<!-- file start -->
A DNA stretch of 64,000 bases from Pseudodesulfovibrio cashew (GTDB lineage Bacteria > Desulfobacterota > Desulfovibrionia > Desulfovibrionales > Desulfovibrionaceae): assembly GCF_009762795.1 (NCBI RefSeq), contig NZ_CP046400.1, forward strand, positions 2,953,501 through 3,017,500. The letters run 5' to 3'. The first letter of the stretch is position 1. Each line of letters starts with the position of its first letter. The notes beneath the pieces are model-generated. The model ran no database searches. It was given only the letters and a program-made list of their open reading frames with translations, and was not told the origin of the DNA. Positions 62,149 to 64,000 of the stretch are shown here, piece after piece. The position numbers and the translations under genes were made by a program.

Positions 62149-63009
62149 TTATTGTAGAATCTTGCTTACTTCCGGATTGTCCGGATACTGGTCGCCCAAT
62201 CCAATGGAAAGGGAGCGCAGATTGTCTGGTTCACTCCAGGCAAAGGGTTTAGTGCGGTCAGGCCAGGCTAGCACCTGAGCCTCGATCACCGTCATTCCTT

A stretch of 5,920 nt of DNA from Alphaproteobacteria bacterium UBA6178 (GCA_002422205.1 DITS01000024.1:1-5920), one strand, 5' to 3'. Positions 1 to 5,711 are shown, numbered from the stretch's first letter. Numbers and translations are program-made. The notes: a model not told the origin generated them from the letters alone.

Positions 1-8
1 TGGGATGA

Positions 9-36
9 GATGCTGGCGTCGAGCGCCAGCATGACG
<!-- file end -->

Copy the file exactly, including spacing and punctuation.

A DNA stretch of 64,000 bases from Pseudodesulfovibrio cashew (GTDB lineage Bacteria > Desulfobacterota > Desulfovibrionia > Desulfovibrionales > Desulfovibrionaceae): assembly GCF_009762795.1 (NCBI RefSeq), contig NZ_CP046400.1, forward strand, positions 2,953,501 through 3,017,500. The letters run 5' to 3'. The first letter of the stretch is position 1. Each line of letters starts with the position of its first letter. The notes beneath the pieces are model-generated. The model ran no database searches. It was given only the letters and a program-made list of their open reading frames with translations, and was not told the origin of the DNA. Positions 62,149 to 64,000 of the stretch are shown here, piece after piece. The position numbers and the translations under genes were made by a program.

Positions 62149-63009
62149 TTATTGTAGAATCTTGCTTACTTCCGGATTGTCCGGATACTGGTCGCCCAAT
62201 CCAATGGAAAGGGAGCGCAGATTGTCTGGTTCACTCCAGGCAAAGGGTTTAGTGCGGTCAGGCCAGGCTAGCACCTGAGCCTCGATCACCGTCATTCCTT

A stretch of 5,920 nt of DNA from Alphaproteobacteria bacterium UBA6178 (GCA_002422205.1 DITS01000024.1:1-5920), one strand, 5' to 3'. Positions 1 to 5,711 are shown, numbered from the stretch's first letter. Numbers and translations are program-made. The notes: a model not told the origin generated them from the letters alone.

Positions 1-8
1 TGGGATGA

Positions 9-36
9 GATGCTGGCGTCGAGCGCCAGCATGACG